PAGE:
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Global Warming and Hurricane Impacts: A Hypothetical Scenario

The IntersectionBy Chris MooneyMarch 30, 2006 8:43 PM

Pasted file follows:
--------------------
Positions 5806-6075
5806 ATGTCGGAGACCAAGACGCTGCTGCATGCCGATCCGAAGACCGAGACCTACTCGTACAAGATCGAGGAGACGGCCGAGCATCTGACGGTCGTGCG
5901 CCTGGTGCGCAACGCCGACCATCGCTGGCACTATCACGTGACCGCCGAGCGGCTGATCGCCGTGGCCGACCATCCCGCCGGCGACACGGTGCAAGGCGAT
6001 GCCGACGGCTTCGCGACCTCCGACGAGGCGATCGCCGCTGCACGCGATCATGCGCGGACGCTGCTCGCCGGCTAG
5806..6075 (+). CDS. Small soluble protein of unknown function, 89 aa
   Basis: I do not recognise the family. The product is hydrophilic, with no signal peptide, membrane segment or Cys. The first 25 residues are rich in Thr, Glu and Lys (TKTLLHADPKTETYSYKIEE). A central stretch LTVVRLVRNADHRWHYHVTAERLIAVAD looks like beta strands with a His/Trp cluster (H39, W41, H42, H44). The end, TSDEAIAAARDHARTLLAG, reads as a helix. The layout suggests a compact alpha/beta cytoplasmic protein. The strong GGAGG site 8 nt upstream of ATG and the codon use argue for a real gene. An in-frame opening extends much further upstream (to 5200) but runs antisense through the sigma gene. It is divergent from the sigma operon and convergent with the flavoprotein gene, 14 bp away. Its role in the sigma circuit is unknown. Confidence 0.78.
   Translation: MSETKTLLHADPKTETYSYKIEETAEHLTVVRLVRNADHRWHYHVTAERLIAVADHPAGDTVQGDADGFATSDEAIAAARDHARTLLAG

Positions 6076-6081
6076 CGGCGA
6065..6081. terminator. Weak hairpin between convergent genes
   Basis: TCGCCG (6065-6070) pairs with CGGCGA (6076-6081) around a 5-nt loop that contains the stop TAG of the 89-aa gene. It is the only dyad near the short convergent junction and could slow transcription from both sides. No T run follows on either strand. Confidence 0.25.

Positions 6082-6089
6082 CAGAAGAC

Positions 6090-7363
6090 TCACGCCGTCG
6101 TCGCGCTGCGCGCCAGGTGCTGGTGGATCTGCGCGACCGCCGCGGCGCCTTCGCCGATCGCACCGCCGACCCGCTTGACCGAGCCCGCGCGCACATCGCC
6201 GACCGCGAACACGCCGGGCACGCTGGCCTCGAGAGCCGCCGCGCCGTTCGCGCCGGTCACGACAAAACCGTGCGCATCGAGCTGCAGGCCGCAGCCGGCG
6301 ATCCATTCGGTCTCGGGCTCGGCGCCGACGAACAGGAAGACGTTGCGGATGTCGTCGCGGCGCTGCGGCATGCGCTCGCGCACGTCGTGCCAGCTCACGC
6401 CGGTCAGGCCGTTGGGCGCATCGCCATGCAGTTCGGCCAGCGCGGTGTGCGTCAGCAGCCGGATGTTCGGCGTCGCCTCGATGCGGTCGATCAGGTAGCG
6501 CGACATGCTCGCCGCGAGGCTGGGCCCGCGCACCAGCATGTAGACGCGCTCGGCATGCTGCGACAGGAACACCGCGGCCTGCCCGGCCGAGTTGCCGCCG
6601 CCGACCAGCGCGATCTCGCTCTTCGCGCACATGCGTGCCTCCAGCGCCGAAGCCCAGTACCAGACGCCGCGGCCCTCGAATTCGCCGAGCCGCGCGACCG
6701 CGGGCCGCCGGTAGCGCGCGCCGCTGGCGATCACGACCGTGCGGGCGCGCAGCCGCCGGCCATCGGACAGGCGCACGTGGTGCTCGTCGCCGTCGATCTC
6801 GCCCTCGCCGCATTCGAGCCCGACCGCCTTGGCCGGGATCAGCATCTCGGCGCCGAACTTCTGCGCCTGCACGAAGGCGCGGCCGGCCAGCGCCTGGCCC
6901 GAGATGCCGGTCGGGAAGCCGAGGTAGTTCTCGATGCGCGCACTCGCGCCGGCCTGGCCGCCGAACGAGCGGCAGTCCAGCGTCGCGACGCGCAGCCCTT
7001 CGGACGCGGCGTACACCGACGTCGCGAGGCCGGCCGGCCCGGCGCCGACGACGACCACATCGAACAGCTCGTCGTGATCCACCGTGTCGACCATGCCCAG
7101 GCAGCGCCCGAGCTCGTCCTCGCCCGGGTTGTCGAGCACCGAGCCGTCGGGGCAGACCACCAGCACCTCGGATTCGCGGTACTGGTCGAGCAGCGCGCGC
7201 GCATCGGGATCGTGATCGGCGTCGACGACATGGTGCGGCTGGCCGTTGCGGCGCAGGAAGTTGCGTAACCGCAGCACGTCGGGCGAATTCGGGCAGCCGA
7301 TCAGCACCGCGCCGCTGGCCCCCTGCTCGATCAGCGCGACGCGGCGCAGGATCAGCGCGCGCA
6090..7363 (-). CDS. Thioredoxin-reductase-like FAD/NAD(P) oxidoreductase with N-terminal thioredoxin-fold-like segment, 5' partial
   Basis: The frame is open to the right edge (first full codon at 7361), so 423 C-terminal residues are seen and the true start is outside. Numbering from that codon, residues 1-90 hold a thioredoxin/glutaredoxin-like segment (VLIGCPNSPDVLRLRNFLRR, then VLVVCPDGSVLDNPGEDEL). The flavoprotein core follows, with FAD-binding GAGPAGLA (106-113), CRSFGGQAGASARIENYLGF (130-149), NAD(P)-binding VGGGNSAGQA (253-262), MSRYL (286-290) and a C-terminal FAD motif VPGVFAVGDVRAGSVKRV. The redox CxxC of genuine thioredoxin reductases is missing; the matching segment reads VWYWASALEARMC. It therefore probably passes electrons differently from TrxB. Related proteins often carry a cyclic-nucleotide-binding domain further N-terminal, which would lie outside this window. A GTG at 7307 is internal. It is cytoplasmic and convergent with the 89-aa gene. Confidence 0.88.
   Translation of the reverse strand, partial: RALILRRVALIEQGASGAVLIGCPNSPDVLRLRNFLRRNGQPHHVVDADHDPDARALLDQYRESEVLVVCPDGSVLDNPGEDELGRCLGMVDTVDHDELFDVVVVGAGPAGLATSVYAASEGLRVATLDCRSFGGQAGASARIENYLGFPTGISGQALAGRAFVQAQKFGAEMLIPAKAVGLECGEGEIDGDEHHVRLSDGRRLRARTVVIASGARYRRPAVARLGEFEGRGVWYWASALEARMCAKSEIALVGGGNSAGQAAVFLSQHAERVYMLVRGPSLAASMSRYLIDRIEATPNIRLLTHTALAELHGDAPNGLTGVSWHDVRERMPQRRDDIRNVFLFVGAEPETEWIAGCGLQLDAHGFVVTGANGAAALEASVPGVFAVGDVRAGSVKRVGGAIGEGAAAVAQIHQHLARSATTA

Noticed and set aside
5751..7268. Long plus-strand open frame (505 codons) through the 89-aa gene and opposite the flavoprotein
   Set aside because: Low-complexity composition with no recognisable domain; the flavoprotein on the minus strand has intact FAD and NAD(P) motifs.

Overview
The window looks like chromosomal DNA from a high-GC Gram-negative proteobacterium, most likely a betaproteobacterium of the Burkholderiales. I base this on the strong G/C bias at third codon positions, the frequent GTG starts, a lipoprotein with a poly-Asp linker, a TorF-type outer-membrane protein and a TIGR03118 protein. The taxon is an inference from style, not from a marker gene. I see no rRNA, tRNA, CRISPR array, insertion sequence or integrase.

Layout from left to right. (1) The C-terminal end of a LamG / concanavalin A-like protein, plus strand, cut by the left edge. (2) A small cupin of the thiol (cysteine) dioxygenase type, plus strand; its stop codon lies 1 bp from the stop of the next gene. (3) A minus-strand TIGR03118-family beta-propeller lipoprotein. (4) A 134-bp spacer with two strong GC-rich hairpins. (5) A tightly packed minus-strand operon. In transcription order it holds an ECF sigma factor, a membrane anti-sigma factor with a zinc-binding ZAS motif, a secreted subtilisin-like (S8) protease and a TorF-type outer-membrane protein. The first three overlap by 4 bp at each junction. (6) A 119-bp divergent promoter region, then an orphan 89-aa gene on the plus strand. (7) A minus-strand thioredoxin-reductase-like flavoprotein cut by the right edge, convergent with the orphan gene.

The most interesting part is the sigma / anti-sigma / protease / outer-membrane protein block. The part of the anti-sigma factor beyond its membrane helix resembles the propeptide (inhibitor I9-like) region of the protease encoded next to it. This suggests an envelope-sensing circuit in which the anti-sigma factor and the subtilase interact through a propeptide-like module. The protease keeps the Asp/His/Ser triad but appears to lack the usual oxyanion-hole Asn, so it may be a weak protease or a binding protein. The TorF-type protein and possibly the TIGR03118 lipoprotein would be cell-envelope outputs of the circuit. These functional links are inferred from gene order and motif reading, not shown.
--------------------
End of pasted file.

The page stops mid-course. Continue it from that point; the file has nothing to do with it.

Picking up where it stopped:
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Over at Prometheus, Roger Pielke, Jr., has an interesting post taking Kevin Trenberth to task for discussing how global warming may have increased Katrina's total rainfall and thus caused direct damage to New Orleans. Pielke doesn't think Trenberth can justifiably say this, although previously (I forget the exact link) I seem to recall that folks at RealClimate had defended Trenberth's back-of-the-envelope calculation. I don't know enough at this point to have an opinion about the validity of what Trenberth said. However, irrespective of Trenberth's claim, I do wonder whether or not it will be possible, at some point in the future, to directly attribute some fraction of a single hurricane's damage to global warming. We all know we cannot say GW caused a specific storm (that's where Time magazine went overboard in its recent cover story). And in terms of GW increasing storm intensity, that would be an effect that could only be measured as an average increase. You couldn't detect such a change in any single storm. But just suppose, for the sake of argument, that we find ourselves in a world where sea levels are 1 foot higher due to global warming. Could we not then say of a hurricane's storm surge that global warming had added a foot to it? I have a hard time seeing why not, but I am open to argument on this question.

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